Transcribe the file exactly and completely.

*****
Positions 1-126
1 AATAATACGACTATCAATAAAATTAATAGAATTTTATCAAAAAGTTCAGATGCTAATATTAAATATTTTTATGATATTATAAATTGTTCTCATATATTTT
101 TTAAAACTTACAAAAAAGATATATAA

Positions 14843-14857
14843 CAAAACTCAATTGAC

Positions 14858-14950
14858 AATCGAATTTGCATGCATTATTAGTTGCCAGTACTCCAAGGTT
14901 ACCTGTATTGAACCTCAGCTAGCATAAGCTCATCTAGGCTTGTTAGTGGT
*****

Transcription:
Positions 1-126
1 AATAATACGACTATCAATAAAATTAATAGAATTTTATCAAAAAGTTCAGATGCTAATATTAAATATTTTTATGATATTATAAATTGTTCTCATATATTTT
101 TTAAAACTTACAAAAAAGATATATAA

Positions 14843-14857
14843 CAAAACTCAATTGAC

Positions 14858-14950
14858 AATCGAATTTGCATGCATTATTAGTTGCCAGTACTCCAAGGTT
14901 ACCTGTATTGAACCTCAGCTAGCATAAGCTCATCTAGGCTTGTTAGTGGT